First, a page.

In verse 9, Jesus says, “Blessed are the peacemakers, for they will be called sons of God.” Since Jesus is called the “Prince of peace,” it only follows that his followers will want to be peaceful people, at peace not only with God, but also with others, again with both believers and unbelievers. The world teaches an “eye for eye” mentality. If someone does or says anything that hurts you, you have the right, indeed the obligation, to get back at them. However, Jesus’ followers are different than that. They promote peace by serving rather than demanding to be served. They seek the welfare of others rather than acting in their own behalf. They don’t always insist that it be their way. They realize that other viewpoints are as valid as their own.
When our sinful nature hears this, it bristles and comes up with all sorts of reasons why we can’t do this. We don’t want to be doormats for others to walk on. We have rights and no one had better take any of them away from us! However, what did Jesus do? “The Son of Man did not come to be served, but to serve, and to give his life as a ransom for many.” (Mark 10:45)
What blessing is enjoyed by those who do this? “They will be called the sons of God.” Not only are we the children of God, but when we behave in this fashion, people will recognize it. They may ask why we behave in this way. Then we have the opportunity to tell them about our Father who loves us. We are the children of God and give glory to our Father.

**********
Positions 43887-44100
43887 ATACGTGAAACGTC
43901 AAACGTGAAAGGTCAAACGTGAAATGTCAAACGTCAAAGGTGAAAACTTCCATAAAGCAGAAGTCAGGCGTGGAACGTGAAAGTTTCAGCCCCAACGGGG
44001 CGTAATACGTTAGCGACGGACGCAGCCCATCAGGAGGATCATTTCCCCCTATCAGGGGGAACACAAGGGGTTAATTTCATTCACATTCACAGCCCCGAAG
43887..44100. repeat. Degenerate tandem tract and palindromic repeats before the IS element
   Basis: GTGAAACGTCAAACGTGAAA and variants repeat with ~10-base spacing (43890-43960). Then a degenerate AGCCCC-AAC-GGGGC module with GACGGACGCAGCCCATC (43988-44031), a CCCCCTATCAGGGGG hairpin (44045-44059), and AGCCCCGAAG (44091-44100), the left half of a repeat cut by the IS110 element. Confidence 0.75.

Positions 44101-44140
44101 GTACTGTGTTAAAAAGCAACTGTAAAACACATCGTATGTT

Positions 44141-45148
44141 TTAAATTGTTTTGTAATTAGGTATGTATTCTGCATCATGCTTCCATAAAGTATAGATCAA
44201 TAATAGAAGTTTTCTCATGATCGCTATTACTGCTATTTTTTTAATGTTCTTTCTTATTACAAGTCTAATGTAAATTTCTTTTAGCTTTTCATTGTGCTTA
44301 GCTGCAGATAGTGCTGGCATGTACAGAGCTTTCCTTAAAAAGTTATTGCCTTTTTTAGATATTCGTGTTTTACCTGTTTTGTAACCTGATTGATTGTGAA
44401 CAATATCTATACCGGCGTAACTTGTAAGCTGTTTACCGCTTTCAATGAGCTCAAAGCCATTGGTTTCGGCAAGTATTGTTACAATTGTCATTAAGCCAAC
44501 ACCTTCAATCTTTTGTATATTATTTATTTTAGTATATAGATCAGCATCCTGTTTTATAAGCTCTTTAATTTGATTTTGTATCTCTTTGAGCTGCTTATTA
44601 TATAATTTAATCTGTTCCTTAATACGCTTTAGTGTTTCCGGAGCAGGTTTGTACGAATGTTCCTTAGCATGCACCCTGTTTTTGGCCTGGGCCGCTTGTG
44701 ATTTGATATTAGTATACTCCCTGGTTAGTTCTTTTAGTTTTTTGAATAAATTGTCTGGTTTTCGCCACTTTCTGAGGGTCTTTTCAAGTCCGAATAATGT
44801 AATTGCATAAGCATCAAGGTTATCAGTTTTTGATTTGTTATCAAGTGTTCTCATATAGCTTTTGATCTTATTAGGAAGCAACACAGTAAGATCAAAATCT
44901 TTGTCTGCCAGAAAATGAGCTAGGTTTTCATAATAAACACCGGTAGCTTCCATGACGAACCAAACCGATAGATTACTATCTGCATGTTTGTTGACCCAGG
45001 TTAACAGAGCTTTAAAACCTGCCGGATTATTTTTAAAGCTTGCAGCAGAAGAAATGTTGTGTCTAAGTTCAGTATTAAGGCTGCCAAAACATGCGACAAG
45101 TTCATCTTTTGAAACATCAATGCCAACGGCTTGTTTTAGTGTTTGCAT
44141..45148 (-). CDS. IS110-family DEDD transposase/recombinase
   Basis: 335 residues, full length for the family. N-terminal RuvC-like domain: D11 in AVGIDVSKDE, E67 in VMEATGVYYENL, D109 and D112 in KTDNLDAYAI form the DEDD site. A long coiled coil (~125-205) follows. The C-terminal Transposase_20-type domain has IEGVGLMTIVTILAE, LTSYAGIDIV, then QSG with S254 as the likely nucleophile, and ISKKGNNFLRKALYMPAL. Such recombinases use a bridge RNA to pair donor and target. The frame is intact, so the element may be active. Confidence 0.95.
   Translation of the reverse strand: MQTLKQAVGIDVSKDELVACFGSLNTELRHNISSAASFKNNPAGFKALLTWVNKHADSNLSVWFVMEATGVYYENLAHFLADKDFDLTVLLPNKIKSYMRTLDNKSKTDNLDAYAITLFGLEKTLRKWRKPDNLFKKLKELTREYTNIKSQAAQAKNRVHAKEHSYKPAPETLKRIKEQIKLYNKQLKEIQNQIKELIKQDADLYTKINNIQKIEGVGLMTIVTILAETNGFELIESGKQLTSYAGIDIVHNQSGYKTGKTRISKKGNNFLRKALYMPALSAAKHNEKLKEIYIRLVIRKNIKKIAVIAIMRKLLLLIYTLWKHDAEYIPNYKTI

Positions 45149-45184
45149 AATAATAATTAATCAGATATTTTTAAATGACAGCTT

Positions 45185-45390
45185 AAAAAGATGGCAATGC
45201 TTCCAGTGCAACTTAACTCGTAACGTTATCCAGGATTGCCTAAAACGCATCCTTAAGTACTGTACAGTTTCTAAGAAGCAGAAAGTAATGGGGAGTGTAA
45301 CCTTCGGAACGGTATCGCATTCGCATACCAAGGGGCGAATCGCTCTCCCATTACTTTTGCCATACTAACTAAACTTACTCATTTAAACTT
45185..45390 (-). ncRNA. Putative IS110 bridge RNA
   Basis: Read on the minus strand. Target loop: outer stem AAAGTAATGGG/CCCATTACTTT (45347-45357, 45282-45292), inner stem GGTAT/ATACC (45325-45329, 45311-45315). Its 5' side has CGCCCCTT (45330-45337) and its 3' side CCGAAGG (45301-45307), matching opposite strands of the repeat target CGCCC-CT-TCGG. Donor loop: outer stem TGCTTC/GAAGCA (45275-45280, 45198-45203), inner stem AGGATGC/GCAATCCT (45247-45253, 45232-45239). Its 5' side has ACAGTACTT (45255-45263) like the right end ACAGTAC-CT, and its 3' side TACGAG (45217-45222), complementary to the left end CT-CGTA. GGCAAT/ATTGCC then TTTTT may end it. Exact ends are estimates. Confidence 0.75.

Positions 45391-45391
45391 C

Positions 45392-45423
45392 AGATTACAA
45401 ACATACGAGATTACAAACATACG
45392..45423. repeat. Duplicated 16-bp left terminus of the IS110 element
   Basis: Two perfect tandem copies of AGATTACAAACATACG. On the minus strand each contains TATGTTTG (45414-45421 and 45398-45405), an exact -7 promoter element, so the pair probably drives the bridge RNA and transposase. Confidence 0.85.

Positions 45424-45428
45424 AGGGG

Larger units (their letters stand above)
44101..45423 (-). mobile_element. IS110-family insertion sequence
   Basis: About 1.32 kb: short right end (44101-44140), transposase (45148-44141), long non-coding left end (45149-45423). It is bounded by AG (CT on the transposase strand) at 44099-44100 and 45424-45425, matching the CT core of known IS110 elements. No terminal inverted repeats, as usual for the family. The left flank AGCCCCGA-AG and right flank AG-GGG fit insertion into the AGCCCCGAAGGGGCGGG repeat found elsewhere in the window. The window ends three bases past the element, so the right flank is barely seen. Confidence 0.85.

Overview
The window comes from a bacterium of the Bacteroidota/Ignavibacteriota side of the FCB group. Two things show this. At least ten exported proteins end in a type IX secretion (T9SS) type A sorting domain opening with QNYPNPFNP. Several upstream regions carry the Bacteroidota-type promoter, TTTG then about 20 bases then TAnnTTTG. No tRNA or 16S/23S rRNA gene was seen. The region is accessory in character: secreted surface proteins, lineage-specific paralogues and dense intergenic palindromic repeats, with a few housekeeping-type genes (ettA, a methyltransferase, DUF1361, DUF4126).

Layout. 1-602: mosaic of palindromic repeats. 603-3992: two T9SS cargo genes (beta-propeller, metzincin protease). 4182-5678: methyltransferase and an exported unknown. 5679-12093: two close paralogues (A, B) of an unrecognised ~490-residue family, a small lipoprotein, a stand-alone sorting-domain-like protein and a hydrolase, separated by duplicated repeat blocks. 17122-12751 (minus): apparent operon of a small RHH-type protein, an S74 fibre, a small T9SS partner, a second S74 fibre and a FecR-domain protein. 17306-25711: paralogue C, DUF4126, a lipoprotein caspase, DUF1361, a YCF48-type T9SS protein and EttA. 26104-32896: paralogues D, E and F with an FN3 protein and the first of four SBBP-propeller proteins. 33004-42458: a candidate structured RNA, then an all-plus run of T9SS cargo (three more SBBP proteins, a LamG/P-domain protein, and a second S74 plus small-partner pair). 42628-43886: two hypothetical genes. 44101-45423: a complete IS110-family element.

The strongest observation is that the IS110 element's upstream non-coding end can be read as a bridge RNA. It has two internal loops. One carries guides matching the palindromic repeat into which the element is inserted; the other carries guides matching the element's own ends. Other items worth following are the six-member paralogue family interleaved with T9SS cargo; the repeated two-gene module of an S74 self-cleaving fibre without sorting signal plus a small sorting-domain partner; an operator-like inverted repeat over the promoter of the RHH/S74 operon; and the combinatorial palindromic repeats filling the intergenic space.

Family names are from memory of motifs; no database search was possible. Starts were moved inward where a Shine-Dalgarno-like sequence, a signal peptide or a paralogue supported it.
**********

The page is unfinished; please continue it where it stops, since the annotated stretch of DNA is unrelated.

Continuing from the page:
There’s one final area that I’d like to focus on this morning, as we seek to imitate Christ. Jesus tells us about this in verses 10-12, “Blessed are those who are persecuted because of righteousness, for theirs is the kingdom of heaven. Blessed are you when people insult you, persecute you and falsely say all kinds of evil against you because of me. Rejoice and be glad, because great is your reward in heaven, for in the same way they persecuted the prophets who were before you.” Jesus is obviously speaking about being persecuted for our faith. We might be tempted to think that this doesn’t happen today. Jesus is getting his disciples ready for the Roman persecutions that will follow after Jesus ascended into heaven. Such a thing couldn’t happen today! However, let me share this startling statistic with you. I heard that more Christians have died for their faith in the past 100 years, than died the 1,900 previous. Yes, persecution still goes on today. People are still losing their lives for Christ.